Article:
Last summer, around the anniversary of Martin Luther King Jr.’s “I Have a Dream” speech, I wrote a column making – gingerly – a case for optimism about race and politics in America.
My argument was basically this: As much as racial controversy has marked the presidency of Barack Obama, our race-related policy cleavages are still less dramatic than at any previous point in America’s history. It isn’t just that there’s no contemporary equivalent of the conflict over Jim Crow, in which one side had to be defeated utterly for racial progress to be possible. It’s that on many racially entangled issues, from education to criminal justice to various socioeconomic challenges, the key policy debates are less polarized than in the 1970s and 1980s, and the impact of potential reforms on whites and blacks seems much less zero sum.
But after watching as Ferguson, Missouri, seethed and smoldered, it’s worth offering a case for greater pessimism. Not because the optimistic arguments are no longer credible, but because we’ve just had an object lesson in why they might be proved wrong.
This lesson isn’t exactly new; indeed, it’s been offered by both parties throughout this presidency. Ultimately, being optimistic about race requires being optimistic about the ability of our political coalitions to offer colorblind visions of the American dream – the left’s vision stressing economics more heavily, the right leaning more on family and community, but both promising gains and goods and benefits that can be shared by Americans of every racial background.
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In the Obama era, though, neither coalition has done a very good job selling such a vision, because neither knows how to deliver on it. (The left doesn’t know how to get wages rising again; the right doesn’t know how to shore up the two-parent family, etc.) Which has left both parties increasingly dependent on identity-politics appeals, with the left mobilizing along lines of race, ethnicity and gender and the right mobilizing around white-Christian-heartland cultural anxieties.
For a while the media has assumed that this kind of identity-based politics inevitably favors the left, because 21st-century America is getting less white every day.
But that’s too simplistic, in part because the definitions of “white” and “minority” are historically elastic. If a “white party” seems sufficiently clueless and reactionary, it will lose ground to a multicultural coalition. But as African-Americans know from bitter experience, “whiteness” has sustained itself by the inclusion of immigrants as well as by the exclusion and oppression of blacks. That history suggests that a “multicultural party” may always be at risk of being redefined as a grievance-based “party of minorities” that many minorities would prefer to leave behind. (And leadership matters, too: A protean figure like Barack Obama can put together a genuine rainbow coalition, but it’s not clear how many other politicians can do the same.)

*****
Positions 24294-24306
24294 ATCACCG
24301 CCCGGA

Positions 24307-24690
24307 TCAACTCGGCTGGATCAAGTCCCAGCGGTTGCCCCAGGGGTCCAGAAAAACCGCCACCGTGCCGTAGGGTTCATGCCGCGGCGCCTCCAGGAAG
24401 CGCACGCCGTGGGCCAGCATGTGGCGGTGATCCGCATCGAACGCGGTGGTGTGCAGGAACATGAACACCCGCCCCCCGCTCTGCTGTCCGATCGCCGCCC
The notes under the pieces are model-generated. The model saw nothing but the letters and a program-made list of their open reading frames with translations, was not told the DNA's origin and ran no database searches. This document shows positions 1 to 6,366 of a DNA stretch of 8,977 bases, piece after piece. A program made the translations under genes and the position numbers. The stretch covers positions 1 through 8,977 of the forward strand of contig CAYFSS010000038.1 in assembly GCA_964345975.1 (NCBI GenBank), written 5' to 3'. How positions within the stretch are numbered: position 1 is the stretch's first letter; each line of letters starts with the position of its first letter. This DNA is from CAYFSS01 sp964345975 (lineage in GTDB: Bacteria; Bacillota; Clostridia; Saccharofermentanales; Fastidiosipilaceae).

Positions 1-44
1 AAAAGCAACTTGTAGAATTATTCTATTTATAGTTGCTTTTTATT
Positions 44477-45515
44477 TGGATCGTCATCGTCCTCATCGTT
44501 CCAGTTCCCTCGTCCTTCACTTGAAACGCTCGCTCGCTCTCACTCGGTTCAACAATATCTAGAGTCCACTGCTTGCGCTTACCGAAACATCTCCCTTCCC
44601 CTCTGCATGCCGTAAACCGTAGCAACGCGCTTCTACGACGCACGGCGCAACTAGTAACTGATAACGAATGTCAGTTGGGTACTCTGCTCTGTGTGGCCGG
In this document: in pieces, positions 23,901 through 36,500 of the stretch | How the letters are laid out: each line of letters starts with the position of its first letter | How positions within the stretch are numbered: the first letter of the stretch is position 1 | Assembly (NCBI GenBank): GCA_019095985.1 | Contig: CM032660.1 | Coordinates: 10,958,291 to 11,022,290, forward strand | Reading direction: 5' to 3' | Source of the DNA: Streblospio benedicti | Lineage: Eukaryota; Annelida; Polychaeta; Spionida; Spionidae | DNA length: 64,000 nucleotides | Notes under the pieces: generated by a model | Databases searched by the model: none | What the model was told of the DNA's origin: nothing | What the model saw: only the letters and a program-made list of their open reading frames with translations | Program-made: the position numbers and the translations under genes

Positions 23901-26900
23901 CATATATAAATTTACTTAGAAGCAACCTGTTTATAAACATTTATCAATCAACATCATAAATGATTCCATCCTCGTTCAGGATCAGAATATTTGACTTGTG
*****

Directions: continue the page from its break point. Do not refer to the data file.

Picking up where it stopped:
The key point here, though, is that whichever coalition is ascendant in this scenario, a politics divided primarily by identity is likely to be more poisonous than one in which both parties are offering more-color-blind appeals.
Unfortunately, identity is also the most primal, reliable form of political division. And Ferguson has provided a case study in exactly how powerfully it works.
There was a moment, early in the debate over the death of Michael Brown, when it felt as if this story might vindicate the case for optimism about racial politics – that the original tragedy might be sufficiently transparent, the subsequent police misconduct in quelling protests sufficiently clear-cut, for Ferguson to become a more powerful exhibit in the increasingly bipartisan case for various criminal justice reforms.
But then it became clear that the situation was murkier – that the cop had witnesses and physical evidence supporting his side of the story, that police had to deal with looters as well as peaceful protesters. As John McWhorter wrote in Time magazine, by the time the grand jury handed down its non-indictment the original narrative about Ferguson could only survive with “a degree of elision” and “adjustment.” Which meant, predictably, that the potential for consensus receded, and how people felt about the story became primarily a matter of identification instead.
Do you identify more with a black teenager or with a cop? With protesters menaced by playing-soldier cops or with business owners menaced by the protest’s violent fringe? With various government spokesmen or with, say, Al Sharpton?
Again, this is not unusual; this is how political division and racial division often interact.
And there’s still nothing inevitable about this interaction. Rand Paul, the Republican who’s pushed hardest to change the old paradigm on race and crime, is still talking about criminal justice reform in the wake of Ferguson. The path to a less identity-driven kind of politics is still open.
But it’s clearer today how easy, how human, it will be to leave that path untaken.